Smallpox cult

Dr. Oguntola Sapara suspected skulduggery from the influential priests of Sopona, the Yoruba god of smallpox. He was right.

Sopona
James Gathany (photo), CDC/ Global Health Odyssey / Public domain

Oguntola Sapara was born in Sierra Leone but his family moved to Lagos in 1876, when Sapara was a teenager. He trained as a doctor in London, worked in Scotland, and then returned to Nigeria in 1896. Over the next three decades he fought outbreaks of tuberculosis and bubonic plague, trained midwives, and improved public health throughout the country.

His most famous battle, though, was against a secret society: the priests of Sopona. In the Yoruba religion, Sopona (also known as Shapona) was the god of smallpox. People believed that if you displeased the god then you may be struck down with the disease. In 1897 Sapara was appointed to the town of Epe, which was a hotbed of smallpox cases. He noted that the usual preventative measures and vaccinations didn’t seem to help, and he also noted that the local priests of Sopona were very influential (unsurprising, given the number of cases!).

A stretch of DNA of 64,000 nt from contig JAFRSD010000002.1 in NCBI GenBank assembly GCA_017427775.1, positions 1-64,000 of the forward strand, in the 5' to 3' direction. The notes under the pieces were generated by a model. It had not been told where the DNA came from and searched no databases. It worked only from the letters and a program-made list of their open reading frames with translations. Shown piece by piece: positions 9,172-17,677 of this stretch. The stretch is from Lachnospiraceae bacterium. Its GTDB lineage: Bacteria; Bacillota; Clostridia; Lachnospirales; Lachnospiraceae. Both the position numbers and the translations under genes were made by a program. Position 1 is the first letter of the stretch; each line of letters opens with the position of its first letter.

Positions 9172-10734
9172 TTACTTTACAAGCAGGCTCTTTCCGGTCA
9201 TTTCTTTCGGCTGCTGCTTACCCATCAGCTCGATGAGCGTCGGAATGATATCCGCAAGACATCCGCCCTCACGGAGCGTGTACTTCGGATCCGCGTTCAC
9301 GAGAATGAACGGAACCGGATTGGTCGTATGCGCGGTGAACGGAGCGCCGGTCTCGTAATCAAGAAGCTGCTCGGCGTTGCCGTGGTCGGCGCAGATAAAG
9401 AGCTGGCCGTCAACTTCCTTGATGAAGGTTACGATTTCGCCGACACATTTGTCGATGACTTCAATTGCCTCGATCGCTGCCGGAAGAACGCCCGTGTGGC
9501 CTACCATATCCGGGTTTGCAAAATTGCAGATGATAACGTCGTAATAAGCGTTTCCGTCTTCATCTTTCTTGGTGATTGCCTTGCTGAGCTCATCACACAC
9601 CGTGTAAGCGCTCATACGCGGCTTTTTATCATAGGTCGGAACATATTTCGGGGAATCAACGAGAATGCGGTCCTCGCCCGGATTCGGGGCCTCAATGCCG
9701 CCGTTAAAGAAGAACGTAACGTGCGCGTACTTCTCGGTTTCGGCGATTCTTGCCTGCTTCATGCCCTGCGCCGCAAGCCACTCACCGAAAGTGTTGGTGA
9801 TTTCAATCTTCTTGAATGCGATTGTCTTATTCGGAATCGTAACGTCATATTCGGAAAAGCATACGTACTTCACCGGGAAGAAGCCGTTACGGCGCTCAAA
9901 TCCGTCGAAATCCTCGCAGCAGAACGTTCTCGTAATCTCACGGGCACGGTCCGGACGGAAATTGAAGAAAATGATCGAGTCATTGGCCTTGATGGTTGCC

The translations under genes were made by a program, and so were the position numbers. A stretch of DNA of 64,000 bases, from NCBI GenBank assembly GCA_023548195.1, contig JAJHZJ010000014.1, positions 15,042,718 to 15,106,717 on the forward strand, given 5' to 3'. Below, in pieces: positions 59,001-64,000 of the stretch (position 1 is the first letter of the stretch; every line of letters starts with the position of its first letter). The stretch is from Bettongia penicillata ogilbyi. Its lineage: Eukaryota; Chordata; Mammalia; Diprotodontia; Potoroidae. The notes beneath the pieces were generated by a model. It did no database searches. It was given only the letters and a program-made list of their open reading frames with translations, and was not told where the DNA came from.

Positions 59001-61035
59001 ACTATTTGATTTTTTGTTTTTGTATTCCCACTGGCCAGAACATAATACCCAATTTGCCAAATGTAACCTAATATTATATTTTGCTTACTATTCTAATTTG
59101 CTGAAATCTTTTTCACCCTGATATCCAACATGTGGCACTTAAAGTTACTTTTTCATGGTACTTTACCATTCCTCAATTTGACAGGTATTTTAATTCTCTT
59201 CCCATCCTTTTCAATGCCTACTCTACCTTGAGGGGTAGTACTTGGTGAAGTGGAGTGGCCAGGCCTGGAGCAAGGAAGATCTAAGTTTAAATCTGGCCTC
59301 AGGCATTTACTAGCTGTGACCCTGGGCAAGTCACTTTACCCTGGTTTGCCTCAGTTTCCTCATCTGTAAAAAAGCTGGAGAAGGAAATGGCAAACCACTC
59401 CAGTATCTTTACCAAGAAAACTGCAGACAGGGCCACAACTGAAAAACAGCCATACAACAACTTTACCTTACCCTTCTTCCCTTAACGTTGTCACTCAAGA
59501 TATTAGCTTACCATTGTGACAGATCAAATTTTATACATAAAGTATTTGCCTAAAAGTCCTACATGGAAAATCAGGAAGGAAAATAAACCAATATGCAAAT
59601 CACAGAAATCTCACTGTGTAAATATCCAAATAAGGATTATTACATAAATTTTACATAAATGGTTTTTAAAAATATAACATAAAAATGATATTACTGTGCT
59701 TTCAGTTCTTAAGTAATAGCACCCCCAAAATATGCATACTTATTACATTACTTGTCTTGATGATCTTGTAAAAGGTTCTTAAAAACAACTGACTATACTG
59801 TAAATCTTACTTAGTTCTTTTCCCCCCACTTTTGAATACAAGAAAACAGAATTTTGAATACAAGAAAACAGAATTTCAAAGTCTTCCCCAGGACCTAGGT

Sapara was suspicious, but he needed proof. So he joined the cult. Having infiltrated their ranks, he discovered that the priests were purposefully infecting people to increase their power and control. They were taking skin scrapings from poxy patients and spreading them to others, and blackmailing people with their god’s wrath.

Sapara ran the priests out of town under threat of prosecution, and then alerted the British authorities. In 1907, worship of the smallpox god was banned throughout the country. It of course continued in secret, and smallpox outbreaks continued in Nigeria until the 1960s, but by 1977 the disease was extinct in the wild thanks to the efforts of doctors like Oguntola Sapara.

 

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